ISTANBUL - Fears of an escalating conflict in Syria grew Friday as Turkish forces pounded Syria's military in retaliation for the killing of 33 Turkish soldiers.
In the aftermath of the violence, Turkish President Recep Tayyip Erdogan said the country would no longer try to keep migrants from reaching Europe.
Thousands of migrants have gathered at Turkey's borders with Greece and Bulgaria. Greek police fired tear gas Saturday at migrants trying to cross into the country.
With Turkey already hosting over three-and-a-half million Syrians who fled the civil war, Erdogan has said his country can take no more.
Idlib hosts over 3 million Syrians, the United Nations said this month. Nearly a million had been forced from their homes from recent fighting, many of whom are already on the Turkish border.
In a move seen as putting pressure on the European Union, the spokesman of the ruling AKP Omer Celik declared Friday Turkey is "no longer able to hold refugees," seeking to enter Europe. Local media reported free buses were being provided to take people to the border or sea crossing points to Greece.
"The Syrian border with Turkey is still extremely porous, and there is no guarantee those people will stay there with Assad breathing down their necks," said analyst Atilla Yesilada of Global Source Partners. "You are essentially condemning these people to an eternal life of joblessness which offers them no future, and 'what would you do if Assad tanks moved into these camps?'"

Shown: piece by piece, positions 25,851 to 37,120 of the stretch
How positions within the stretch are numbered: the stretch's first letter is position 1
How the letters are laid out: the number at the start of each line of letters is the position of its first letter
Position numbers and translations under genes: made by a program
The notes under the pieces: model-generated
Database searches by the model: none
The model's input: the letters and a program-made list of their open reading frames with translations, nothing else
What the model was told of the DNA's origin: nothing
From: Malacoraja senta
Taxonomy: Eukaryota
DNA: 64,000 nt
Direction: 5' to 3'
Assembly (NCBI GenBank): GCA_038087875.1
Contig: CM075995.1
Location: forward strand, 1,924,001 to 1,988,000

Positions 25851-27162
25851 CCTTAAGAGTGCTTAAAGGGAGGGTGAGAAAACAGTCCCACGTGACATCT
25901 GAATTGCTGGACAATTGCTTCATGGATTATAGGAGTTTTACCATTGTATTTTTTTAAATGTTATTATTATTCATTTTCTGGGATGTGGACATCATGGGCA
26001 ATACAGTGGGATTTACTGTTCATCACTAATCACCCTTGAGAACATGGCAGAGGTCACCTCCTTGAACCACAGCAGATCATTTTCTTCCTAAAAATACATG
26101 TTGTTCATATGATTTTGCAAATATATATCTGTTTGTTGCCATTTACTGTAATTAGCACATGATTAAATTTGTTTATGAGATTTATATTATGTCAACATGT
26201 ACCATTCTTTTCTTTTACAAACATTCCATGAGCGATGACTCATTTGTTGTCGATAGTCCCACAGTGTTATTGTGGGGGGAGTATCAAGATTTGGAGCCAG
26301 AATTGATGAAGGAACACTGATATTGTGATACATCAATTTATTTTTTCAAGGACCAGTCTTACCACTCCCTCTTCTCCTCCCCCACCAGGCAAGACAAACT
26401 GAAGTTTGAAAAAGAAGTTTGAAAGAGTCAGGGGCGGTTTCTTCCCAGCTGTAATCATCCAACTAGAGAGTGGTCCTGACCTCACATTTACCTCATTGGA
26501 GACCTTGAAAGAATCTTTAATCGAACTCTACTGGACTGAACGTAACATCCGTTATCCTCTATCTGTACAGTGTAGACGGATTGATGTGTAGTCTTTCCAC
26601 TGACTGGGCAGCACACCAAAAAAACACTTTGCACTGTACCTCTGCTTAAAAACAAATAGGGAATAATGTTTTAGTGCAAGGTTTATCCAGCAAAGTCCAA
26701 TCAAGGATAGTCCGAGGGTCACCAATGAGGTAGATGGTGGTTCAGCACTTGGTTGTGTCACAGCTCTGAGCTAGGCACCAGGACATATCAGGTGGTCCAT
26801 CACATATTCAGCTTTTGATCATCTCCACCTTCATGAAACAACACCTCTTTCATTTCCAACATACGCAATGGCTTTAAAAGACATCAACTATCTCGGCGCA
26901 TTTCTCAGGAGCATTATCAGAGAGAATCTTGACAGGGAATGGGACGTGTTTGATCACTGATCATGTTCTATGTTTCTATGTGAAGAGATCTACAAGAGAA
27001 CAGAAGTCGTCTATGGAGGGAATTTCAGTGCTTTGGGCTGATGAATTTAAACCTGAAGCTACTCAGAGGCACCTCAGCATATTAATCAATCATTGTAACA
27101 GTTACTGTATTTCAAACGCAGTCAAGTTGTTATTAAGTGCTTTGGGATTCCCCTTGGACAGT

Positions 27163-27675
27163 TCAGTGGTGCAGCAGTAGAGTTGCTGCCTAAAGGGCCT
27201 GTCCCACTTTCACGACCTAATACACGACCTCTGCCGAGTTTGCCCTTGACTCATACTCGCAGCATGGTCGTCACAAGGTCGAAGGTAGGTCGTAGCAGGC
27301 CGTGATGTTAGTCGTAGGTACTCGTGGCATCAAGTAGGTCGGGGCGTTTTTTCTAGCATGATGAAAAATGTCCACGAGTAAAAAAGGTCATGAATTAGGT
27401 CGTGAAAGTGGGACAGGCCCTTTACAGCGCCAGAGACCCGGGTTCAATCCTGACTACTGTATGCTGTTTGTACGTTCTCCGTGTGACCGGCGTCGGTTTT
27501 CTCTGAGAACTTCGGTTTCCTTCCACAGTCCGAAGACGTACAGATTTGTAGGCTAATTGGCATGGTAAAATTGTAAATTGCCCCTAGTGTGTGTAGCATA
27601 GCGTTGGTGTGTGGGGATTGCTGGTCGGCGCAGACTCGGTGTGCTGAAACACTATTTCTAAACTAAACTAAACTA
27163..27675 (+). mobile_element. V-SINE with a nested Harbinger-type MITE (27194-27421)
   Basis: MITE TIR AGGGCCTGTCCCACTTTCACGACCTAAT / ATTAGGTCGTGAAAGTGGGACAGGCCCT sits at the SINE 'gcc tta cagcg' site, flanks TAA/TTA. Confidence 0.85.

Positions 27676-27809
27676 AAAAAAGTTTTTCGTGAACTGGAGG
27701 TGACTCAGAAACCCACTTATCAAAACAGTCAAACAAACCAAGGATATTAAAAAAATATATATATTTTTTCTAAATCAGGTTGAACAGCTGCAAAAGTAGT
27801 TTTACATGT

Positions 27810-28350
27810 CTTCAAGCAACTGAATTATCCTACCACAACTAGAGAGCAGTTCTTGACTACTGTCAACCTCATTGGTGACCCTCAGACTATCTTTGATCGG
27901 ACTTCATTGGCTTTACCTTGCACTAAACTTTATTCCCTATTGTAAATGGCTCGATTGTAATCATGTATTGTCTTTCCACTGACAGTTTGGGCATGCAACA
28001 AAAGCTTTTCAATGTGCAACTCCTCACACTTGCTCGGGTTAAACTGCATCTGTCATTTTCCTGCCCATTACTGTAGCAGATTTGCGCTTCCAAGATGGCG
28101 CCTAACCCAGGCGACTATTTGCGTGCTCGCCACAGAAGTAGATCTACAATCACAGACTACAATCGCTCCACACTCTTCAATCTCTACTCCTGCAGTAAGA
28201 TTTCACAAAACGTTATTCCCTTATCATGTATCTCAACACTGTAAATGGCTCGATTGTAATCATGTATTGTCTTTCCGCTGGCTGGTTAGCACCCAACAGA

Ankara is looking to its Western allies to support its forces in Syria. "The international community must act to protect civilians and impose a no-fly-zone," tweeted Fahrettin Altun, communications director at the Turkish presidency.
Turkey called for an emergency meeting of NATO Friday, but while receiving words of solidarity, no concrete measures of support were agreed on.
Russia's and Turkey's presidents spoke by telephone Friday but appeared to reach no agreement on cooling down either the rhetoric or the fighting.
The Kremlin said the leaders agreed on the need for "additional measures" to normalize the situation, and that there was the "possibility" of a summit soon.
"The two leaders will meet in-person as soon as possible," said Altun.
Erdogan and Russian President Vladimir Putin, while backing rival sides in the Syrian civil war, have been working closely to resolve the conflict.
But Thursday's deadly airstrike is seen posing the biggest threat to the recent Turkish-Russian rapprochement.
"Turkish forces destroyed five Syrian regime choppers, 23 tanks, 10 armored vehicles, 23 howitzers, five ammunition trucks - as well as three ammunition depots, two equipment depots, a headquarters, and 309 regime troops," Turkish Defense Minister Hulusi Akar told reporters close to the Syrian-Turkish border.
Erdogan has issued an ultimatum for Damascus forces to, by Saturday, give up recent gains and retreat back behind a de-escalation zone agreed between Ankara and Moscow in 2018 in the Black Sea resort of Sochi.
U.S. President Donald Trump also spoke with Erdogan Friday. In a statement, the White House said Trump condemned the attack on Turkish personnel in Syria and "reaffirmed his support for Turkey's efforts to de-escalate the situation in northwest Syria and avoid a humanitarian catastrophe."
The statement added that Trump and Erdogan "agreed that the Syrian regime, Russia and the Iranian regime must halt their offensive before more innocent civilians are killed and displaced."
U.S. Secretary of State Mike Pompeo said the United States is reviewing options to assist Turkey following the attack.
"We stand by our NATO Ally Turkey in the aftermath of the despicable and brazen February 27 attack on Turkish forces in Idlib, which resulted in the death of dozens of Turkish soldiers," he said in a statement.